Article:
Although much of Bergman's canon can be associated with the horror genre; the dreams of Borg in Wild Strawberries, the images of death in The Seventh Seal or the 'Spider God' of Through a Glass Darkly, it is with this film that he pushed closer to out right terror. A tortured artist recounts his fears and dreams to his wife on an isolated island while he is regularly approached by the rich landowners to come visit, eventually leading to the most horrific dinner party ever. Bergman truly gives himself to his fears both sexually and artistically here, making the film feel almost like an homage to the master. Fascinating and intense, this is one of my favourites.

7. House
 Nobuhiko Obayashi

Although the recent Criterion release has allowed Obayashi's surreal exploration of teenage lift to gain new life, it still remains largely unknown by most. Outrageous, twisted, whacky... how to describe Houuuuuuse is virtually impossible, it simply must be seen to be believed. It may not be the Halloween film to keep you up at night with the lights on, but with a group of friends and some drinks you'll be sure to have a terrific night.

8. The Vanishing 
 George Sluizer

To call George Sluizer's 1988 European thriller a horror film may seem like a bit of a reach, but I'm indulging for a reason. It follows a mans obsessive three year search to discover the fate of his girlfriend who disappeared from a parking lot in the middle of the day. Her abductor is no ordinary psycho, a mild mannered family man and professor, The Vanishing is a slow, but engaging psychological thriller that does away with genre conventions to pose questions about the human condition; Does truth mean closure? And at what cost? Do we all harbor darker thoughts? However it is the films finale that lands it firmly on this list. To give away anything would be an injustice. For me, it is easily one of the most upsetting and unforgettable of images committed to celluloid. 

9. The Prophecy
Gregory Widen

Big in scale, but short on budget Widen's tale of Angels, tortured 'priest detectives' and all out heavenly war is the stuff of total nonsense, but also the perfect Halloween treat. Christopher Walken delivers in spades as the angel Gabriel, perched on roof tops and sounding his trumpet (literally) to produce some giggles and Viggo Mortensen's appearance as Lucifer is all to brief but stays in the mind long after, for all the right reasons. It's not short on atmosphere either, with a tremendous sense of background scale, Prophecy earns it's cult following.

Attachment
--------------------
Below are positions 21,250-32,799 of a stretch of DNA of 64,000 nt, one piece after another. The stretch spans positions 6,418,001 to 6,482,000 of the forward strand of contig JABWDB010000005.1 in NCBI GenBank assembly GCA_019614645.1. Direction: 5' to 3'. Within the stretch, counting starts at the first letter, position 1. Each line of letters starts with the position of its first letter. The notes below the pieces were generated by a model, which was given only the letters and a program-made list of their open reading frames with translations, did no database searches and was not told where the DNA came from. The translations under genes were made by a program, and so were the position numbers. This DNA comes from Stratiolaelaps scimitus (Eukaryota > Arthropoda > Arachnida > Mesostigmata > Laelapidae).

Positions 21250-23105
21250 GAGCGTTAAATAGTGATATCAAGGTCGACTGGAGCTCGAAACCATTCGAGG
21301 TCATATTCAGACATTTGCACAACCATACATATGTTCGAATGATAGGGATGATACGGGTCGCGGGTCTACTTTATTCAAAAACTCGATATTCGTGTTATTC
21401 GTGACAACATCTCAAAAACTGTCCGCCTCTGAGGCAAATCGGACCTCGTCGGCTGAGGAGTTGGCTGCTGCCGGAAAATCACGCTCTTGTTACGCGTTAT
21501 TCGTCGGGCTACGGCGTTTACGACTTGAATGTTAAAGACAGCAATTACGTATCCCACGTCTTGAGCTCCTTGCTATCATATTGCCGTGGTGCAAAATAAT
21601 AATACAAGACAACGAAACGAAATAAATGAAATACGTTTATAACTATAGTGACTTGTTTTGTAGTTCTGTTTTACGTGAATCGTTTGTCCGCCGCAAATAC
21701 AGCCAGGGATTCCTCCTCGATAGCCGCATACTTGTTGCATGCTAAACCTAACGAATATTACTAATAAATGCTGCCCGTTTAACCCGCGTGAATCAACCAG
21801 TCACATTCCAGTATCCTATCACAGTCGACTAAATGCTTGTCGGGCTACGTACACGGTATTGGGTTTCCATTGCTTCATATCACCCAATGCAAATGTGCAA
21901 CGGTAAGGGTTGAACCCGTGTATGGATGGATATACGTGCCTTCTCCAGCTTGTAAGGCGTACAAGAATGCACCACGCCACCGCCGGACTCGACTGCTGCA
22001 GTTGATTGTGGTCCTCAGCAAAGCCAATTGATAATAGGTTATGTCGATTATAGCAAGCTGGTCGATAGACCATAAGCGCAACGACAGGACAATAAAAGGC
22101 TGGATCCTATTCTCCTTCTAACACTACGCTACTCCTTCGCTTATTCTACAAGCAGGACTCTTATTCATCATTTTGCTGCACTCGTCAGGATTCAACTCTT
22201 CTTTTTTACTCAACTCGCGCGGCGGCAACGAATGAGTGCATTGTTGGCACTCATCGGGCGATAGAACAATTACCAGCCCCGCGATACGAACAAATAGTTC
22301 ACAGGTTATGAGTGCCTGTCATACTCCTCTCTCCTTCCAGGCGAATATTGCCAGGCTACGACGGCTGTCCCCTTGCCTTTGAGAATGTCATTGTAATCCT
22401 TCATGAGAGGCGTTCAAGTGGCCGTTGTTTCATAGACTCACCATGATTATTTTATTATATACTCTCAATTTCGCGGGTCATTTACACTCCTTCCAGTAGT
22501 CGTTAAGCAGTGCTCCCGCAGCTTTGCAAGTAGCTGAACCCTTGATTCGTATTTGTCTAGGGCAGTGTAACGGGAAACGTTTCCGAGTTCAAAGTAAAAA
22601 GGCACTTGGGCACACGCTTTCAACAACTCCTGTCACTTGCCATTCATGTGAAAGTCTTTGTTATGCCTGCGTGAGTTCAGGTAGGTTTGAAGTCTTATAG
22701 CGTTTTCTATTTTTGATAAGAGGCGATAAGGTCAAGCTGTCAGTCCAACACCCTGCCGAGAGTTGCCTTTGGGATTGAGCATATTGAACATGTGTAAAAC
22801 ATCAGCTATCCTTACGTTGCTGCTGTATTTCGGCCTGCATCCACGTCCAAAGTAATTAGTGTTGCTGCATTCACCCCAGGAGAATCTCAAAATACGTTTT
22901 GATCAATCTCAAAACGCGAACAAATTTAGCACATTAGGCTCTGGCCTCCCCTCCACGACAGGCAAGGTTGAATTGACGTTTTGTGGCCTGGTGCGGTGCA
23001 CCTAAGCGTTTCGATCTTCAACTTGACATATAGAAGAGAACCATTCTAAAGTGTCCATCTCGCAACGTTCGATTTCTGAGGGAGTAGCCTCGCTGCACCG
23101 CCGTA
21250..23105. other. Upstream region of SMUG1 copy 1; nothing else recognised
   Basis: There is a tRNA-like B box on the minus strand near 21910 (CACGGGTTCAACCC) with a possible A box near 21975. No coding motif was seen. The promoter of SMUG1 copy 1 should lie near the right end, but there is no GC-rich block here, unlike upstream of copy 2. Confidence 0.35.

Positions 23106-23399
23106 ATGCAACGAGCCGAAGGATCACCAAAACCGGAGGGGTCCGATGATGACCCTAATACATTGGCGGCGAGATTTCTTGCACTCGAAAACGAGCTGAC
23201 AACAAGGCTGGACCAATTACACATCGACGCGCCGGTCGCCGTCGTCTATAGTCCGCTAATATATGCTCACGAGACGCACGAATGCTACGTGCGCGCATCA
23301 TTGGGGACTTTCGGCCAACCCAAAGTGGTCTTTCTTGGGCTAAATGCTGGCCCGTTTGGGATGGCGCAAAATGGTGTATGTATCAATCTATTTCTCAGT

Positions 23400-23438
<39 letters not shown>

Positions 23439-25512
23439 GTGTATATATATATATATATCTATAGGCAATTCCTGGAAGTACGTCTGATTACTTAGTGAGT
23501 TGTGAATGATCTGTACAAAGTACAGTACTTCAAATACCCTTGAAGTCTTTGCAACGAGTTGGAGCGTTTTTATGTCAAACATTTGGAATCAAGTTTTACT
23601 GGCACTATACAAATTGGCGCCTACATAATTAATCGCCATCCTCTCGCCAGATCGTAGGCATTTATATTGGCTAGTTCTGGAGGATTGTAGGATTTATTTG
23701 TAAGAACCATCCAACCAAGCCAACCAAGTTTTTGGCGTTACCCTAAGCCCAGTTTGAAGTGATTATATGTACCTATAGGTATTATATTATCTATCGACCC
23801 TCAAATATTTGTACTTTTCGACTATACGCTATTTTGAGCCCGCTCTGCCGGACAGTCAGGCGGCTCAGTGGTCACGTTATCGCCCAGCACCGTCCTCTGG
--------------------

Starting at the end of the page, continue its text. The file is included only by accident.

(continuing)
David Lynch

For many, Lynch's most recent feature is one of the most impenetrable movies ever made. A three hour long odyssey of surreal insanity; queue talking rabbits, creepy neighbours, Polish sex workers and of course the Locomotion. Starring Laura Dern, in one of this decades great performances, she is an actress who has just been cast as the star of a new remake of a cursed Polish film, or has she? Maybe she is just the product of an imagination of a girl who is hypnotized into believing she is someone else making a movie about herself...(?) You can understand the frustration of many. But for all it's twists, Lynch underscores his film with moments of absolute horror. Virtually indescribable, Lynch has an understanding of the individual's subconscious and peeling back the layers, he discovers the most disturbing of images. 


So there you have it, a briefly compiled list of some alternate titles to get you into the Halloween spirit. Have a good night folk, and I'll leave you with this to get your movie themed costumes rolling: